Given the size and incredible amount of detail involved, the River of Life mosaic mural was a project in every sense of the word. The stunning final creation was the direct result of hundreds of days and countless hours of planning, measuring and adjusting by highly-skilled professionals Drostle hired for the architecture commission. In fact, the River of Life gathered some of the world’s best-known mosaic artists to Drostle’s studio by the Thames. The sum total of their expertise and years of training can be found in the greatness of this true work of art.
The experience for mosaic artist and Texas native Julie Richey began with a two-week trip to London in April 2010, well-documented in her insightful and colorful blog at http://web.mac.com/julierichey/www.juliericheymosaics.com/Blog/Entries/2010/4/10_London_Calling.html. Richey had already been enlisted by Drostle for the final application with LATICRETE® products in Iowa, so this visit was important to get more familiar with the materials and finished design.
Richey worked closely on the mural with Guilia Vogrig, a graduate of the prestigious Spilimbergo Mosaic School in Italy. Vogrig, along with Notre Dame PhD candidate Levente Borvak, Richey and Drostle, arrived on the University of Iowa campus nearly six weeks later as the official mural installers after each sheet of mosaics was carefully labeled and packaged for shipment to the U.S.
The LATICRETE advantage
Before coming stateside, LATICRETE technical service experts worked with Drostle and his team in London to create the right materials spec inclusive of the LATICRETE warranty program. LATICRETE® 254 Platinum thin-set was chosen to adhere “Necco Wafer”– thin porcelain (according to Richey) and 1/8”-thick glass mosaics. The versatile, multipurpose thin-set mortar impressed the team even with the delicate task of fixing nearly three-hundred thousand mosaic tiles.
“We went through six, 50-pound bags of LATICRETE® 254 Platinum,” says Richey. “We loved the stuff. It was sticky, pliable and odorless. We set the mural in an assembly-line process, each with a specific job. Moving in rows, left to right in order to work off the fresh LATICRETE mortar, Levente would hand me a section of the mural and I would place it. Gary would follow, tamp and flatten the mosaics, and Guilia would begin to sponge the brown paper with water to relax the pasta amido flour paste from the surface.”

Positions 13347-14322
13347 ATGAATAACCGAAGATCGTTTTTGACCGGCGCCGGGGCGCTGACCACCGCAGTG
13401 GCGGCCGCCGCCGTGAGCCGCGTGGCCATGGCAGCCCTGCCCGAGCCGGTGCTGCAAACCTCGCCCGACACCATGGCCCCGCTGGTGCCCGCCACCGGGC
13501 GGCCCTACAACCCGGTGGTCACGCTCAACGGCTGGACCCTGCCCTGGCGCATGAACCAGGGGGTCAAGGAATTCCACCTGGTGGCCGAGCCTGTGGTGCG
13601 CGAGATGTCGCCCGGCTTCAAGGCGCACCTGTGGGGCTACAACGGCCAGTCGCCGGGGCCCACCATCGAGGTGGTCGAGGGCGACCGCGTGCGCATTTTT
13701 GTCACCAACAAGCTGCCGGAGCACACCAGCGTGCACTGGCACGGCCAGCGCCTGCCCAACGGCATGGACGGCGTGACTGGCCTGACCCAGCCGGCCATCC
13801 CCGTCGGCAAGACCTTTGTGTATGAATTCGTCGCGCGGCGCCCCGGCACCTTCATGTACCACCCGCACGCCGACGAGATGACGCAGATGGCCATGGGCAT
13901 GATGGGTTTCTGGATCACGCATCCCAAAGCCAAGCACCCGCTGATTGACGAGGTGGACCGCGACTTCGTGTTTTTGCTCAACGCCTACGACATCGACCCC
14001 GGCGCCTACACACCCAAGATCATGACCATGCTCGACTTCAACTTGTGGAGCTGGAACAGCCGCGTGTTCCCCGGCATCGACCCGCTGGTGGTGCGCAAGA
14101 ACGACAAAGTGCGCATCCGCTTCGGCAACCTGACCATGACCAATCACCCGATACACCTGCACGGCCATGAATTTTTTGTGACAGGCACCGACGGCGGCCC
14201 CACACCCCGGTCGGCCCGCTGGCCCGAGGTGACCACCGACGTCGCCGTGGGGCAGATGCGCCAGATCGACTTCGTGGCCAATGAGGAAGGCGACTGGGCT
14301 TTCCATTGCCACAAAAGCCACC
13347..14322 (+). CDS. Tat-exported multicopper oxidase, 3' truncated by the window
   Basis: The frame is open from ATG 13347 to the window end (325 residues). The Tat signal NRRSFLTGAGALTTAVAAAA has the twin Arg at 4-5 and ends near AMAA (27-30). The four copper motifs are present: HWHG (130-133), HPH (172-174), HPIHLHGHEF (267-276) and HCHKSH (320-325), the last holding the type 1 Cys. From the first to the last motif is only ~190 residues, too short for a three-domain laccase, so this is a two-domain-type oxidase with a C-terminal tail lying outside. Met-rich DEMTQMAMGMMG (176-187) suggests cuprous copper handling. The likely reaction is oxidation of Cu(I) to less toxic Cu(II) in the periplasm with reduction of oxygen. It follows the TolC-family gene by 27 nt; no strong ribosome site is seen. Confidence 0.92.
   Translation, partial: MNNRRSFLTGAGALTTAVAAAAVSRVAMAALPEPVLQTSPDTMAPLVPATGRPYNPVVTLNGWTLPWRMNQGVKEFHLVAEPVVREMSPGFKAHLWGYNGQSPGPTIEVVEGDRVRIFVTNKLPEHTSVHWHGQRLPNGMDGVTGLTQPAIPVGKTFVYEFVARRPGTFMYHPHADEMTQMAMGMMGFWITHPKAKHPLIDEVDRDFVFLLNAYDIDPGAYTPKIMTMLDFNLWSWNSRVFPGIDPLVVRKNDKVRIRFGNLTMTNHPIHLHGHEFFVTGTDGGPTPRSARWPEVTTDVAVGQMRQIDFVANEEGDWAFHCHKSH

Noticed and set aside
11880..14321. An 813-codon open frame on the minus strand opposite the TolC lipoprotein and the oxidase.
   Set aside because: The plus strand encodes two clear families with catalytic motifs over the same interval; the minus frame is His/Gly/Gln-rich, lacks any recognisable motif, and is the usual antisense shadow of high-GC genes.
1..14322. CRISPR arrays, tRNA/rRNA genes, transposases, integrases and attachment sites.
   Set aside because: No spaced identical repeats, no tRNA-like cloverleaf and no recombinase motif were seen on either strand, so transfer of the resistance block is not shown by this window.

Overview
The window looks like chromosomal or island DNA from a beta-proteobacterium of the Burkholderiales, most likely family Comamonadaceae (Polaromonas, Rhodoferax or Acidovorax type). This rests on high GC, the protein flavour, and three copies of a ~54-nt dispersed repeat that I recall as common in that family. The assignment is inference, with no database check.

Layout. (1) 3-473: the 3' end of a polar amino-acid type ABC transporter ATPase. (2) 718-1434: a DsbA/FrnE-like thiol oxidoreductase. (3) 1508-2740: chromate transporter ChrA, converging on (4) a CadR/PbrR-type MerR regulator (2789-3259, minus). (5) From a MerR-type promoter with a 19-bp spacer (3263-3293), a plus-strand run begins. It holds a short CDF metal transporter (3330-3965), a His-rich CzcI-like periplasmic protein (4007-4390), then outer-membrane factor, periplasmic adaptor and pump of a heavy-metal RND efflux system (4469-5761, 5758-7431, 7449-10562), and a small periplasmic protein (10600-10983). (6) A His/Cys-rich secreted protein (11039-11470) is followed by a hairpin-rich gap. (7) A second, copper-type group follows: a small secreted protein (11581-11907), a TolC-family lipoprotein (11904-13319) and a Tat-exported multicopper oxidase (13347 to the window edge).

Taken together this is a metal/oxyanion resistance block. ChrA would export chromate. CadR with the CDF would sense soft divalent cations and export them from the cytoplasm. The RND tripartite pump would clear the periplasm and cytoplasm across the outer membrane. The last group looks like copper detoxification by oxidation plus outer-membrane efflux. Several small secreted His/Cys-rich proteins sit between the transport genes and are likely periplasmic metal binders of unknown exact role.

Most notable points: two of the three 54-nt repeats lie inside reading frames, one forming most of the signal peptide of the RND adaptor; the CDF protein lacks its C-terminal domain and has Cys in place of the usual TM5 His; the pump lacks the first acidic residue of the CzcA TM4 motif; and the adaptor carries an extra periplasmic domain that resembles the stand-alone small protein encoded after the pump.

Since the River of Life was meant to spend forever as a conversation-starter on campus, during the final two days the team grouted the mosaics with LATICRETE® PermaColor™ Grout to protect the long-lasting beauty of the exquisite tesserae. Through cement-based technology, LATICRETE developed the revolutionary grout for both walls and floors, inside or out, offering the unmatched ability to lock in consistent color with Kevlar® reinforcement for added strength and Microban® technology for improved stain-resistance. The color Raven was chosen to help carry the mural’s sophisticated andamento.
“I was particularly impressed with LATICRETE PermaColor Grout,” said Drostle. “It has the strength of sanded grout and the finesse of unsanded grout. I was happy to be using products with the latest polymer-cement technology, and noticed the adhesive had excellent strength for the difficult to bond, high-fired and smooth porcelain tiles.”
More than just the skill of Drostle and his team, the elaborate mural takes a close look at the state of mosaic fine art and its place in modern building. The very real contribution of LATICRETE technology ensured the almost-unlimited range of application and mosaic design endures for the time-honored medium, particularly in the context of sustainable today.
The River of Life is a snapshot Gary Drostle took of a singular moment in time about the endless journey of humanity. It’s a graceful, artistic reflection on life in Iowa City, Iowa, and the ties that bind a river to its people. The struggle for inner peace and balance in life told in a mosaic mural story for the ages. Salvation found only through the journey of the river to the sea.